In today's globalized world, we sometimes forget how intense the hostility between nations can be - especially when one of them is a paranoid dictatorship.
But watch the above video from North Korean state television of an angry mob in Pyongyang. What are they angry about? The crimes of this poor effigy, which happens to be that of South Korea's president, Lee Myung-bak.
But, no, death by hanging isn't even enough for the dummy. So they set attack dogs on it. Not enough? Try a big bad military tank. Didn't do the job? Throw rocks at the dismembered head. (Don't worry, this isn't a human it's just plastic.) Finally, job done, one hopes.
It is a mysterious country, North Korea. We rarely get pictures from there, but I guess this is how they want the world to see them.
The North is a scared country, the down fall of many dictators have ben arise and many more will follow what bettter way to keep control of a fraile country by bringing them together in such a manner,trying to give them unity. only time will dismember this regime allow internet in this country see if the arab spring rubs off into an asian sprung hahahahaha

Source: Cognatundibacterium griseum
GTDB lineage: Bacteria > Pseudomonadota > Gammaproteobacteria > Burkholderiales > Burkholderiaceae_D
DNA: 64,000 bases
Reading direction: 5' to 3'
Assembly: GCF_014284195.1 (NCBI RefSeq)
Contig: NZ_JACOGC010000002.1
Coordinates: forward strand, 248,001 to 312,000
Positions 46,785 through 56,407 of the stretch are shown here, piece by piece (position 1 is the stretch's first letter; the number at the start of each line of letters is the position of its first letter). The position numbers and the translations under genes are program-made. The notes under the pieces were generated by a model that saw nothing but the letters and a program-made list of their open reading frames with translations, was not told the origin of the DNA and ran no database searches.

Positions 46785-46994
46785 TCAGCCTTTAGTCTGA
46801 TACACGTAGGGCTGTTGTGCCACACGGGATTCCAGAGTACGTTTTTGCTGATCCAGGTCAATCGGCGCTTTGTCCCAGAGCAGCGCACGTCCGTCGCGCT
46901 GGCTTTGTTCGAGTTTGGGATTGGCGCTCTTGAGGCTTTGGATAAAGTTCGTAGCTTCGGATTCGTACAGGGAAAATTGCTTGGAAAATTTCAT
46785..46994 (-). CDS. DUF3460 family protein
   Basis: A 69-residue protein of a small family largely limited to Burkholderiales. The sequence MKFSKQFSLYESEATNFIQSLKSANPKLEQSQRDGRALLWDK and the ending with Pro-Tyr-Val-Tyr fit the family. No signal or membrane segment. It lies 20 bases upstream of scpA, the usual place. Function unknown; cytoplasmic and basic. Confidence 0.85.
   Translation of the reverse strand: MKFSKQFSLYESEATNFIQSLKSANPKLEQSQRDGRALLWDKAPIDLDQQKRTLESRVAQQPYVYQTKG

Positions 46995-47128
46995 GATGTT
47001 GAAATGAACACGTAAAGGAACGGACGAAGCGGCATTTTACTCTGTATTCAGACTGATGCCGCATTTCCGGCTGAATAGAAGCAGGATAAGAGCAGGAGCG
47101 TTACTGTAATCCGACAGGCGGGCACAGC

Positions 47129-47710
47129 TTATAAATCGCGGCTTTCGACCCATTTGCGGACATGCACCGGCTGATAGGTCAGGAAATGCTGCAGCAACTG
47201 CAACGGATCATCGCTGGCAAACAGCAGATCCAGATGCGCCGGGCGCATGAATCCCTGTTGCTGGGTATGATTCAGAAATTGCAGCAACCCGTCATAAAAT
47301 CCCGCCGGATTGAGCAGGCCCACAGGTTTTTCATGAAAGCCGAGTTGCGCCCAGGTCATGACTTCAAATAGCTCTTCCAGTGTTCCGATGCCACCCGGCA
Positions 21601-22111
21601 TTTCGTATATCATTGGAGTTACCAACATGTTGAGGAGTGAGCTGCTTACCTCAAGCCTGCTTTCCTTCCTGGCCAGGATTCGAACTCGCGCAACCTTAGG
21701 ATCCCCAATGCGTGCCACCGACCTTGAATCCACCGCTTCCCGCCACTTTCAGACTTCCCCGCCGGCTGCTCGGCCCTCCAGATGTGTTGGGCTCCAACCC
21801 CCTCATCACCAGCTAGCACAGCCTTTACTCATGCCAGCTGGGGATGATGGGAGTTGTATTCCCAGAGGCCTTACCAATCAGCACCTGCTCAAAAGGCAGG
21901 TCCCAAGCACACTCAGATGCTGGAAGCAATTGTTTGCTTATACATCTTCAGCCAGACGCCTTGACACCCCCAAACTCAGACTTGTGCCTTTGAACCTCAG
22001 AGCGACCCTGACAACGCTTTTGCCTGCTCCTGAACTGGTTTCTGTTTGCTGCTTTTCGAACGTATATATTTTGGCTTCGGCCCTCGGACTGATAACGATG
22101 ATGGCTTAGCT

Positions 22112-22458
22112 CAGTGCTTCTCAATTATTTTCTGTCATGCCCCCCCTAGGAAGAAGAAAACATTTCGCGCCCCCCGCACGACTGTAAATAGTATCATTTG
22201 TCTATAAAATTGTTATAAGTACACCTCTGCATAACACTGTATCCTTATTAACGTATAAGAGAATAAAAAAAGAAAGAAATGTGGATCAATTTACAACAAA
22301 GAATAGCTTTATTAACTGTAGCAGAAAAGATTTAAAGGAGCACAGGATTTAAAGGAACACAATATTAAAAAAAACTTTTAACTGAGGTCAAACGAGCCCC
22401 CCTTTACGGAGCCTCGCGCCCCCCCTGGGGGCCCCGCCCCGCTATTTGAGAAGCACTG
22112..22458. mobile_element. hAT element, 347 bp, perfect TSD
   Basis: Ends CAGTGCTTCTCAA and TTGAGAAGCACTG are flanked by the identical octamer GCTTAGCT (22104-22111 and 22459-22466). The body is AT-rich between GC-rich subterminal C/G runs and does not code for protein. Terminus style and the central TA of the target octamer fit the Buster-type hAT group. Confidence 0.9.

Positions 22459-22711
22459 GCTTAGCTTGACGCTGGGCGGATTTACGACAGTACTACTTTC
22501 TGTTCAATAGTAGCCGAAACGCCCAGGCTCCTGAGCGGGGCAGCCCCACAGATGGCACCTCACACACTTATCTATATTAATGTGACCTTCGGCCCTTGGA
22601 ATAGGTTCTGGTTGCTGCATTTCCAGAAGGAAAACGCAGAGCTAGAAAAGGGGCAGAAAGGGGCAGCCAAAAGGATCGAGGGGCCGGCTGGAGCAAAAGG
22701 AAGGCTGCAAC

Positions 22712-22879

There is no angry mob scene. You have a rally in one shot and some clowns playing with the effigy the other shots. At most, you have 10 people throwing rocks but the effigy isn't in that shot. When you see rocks thrown at the head, there is only one or two coming in at a time. This is irresponsible journalism on CNN's part.
Isolation plus propaganda equals unquestioned loyalty to the leader.
"Mob" implies spontaneity, Fareed. Do you really believe there is anything spontaneous or unplanned about this "demonstration?" Sometimes I honest believe that Zakaria is totally delusional.
This is a difficult question, but let me guess.
Is it because they either choose to be a part of an angry mob, or choose to be transported to their country's notorious concentration camp.
Any prize for the correct answer?
The Global Public Square is where you can make sense of the world every day with insights and explanations from CNN's Fareed Zakaria, leading journalists at CNN, and other international thinkers. Join GPS editor Jason Miks and get informed about global issues, exposed to unique stories, and engaged with diverse and original perspectives.
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Check out all of Fareed's Washington Post columns here:
Obama as a foreign policy president?
Why Snowden should stand trial in U.S.
Hillary Clinton's truly hard choice
China's trapped transition
Obama should rethink Syria strategy
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